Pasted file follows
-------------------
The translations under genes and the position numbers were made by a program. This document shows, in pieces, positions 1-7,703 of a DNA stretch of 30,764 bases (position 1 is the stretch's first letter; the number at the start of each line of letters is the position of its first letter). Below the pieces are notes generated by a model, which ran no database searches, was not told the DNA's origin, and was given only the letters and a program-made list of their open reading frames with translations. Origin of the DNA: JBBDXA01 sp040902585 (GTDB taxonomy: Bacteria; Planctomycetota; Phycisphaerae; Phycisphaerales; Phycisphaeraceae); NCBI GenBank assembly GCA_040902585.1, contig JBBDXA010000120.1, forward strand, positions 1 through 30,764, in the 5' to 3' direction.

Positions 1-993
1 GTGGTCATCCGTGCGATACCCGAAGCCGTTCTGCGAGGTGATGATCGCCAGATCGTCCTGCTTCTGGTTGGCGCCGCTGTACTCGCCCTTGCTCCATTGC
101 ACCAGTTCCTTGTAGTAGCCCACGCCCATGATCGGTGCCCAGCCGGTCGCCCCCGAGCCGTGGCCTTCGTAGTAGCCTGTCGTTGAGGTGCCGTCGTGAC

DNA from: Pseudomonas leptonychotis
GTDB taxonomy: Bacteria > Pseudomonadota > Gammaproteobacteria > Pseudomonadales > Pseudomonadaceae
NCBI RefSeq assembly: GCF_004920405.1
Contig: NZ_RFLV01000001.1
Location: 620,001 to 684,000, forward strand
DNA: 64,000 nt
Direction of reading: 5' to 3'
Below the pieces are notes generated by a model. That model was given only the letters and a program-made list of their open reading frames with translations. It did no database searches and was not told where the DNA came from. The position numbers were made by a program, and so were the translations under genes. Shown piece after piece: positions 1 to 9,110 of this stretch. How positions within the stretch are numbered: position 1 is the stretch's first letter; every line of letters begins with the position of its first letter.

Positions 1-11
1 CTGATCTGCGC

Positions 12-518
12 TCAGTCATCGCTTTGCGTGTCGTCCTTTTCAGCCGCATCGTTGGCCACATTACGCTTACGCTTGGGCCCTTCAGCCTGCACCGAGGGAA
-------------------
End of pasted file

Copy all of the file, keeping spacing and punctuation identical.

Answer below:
The translations under genes and the position numbers were made by a program. This document shows, in pieces, positions 1-7,703 of a DNA stretch of 30,764 bases (position 1 is the stretch's first letter; the number at the start of each line of letters is the position of its first letter). Below the pieces are notes generated by a model, which ran no database searches, was not told the DNA's origin, and was given only the letters and a program-made list of their open reading frames with translations. Origin of the DNA: JBBDXA01 sp040902585 (GTDB taxonomy: Bacteria; Planctomycetota; Phycisphaerae; Phycisphaerales; Phycisphaeraceae); NCBI GenBank assembly GCA_040902585.1, contig JBBDXA010000120.1, forward strand, positions 1 through 30,764, in the 5' to 3' direction.

Positions 1-993
1 GTGGTCATCCGTGCGATACCCGAAGCCGTTCTGCGAGGTGATGATCGCCAGATCGTCCTGCTTCTGGTTGGCGCCGCTGTACTCGCCCTTGCTCCATTGC
101 ACCAGTTCCTTGTAGTAGCCCACGCCCATGATCGGTGCCCAGCCGGTCGCCCCCGAGCCGTGGCCTTCGTAGTAGCCTGTCGTTGAGGTGCCGTCGTGAC

DNA from: Pseudomonas leptonychotis
GTDB taxonomy: Bacteria > Pseudomonadota > Gammaproteobacteria > Pseudomonadales > Pseudomonadaceae
NCBI RefSeq assembly: GCF_004920405.1
Contig: NZ_RFLV01000001.1
Location: 620,001 to 684,000, forward strand
DNA: 64,000 nt
Direction of reading: 5' to 3'
Below the pieces are notes generated by a model. That model was given only the letters and a program-made list of their open reading frames with translations. It did no database searches and was not told where the DNA came from. The position numbers were made by a program, and so were the translations under genes. Shown piece after piece: positions 1 to 9,110 of this stretch. How positions within the stretch are numbered: position 1 is the stretch's first letter; every line of letters begins with the position of its first letter.

Positions 1-11
1 CTGATCTGCGC

Positions 12-518
12 TCAGTCATCGCTTTGCGTGTCGTCCTTTTCAGCCGCATCGTTGGCCACATTACGCTTACGCTTGGGCCCTTCAGCCTGCACCGAGGGAA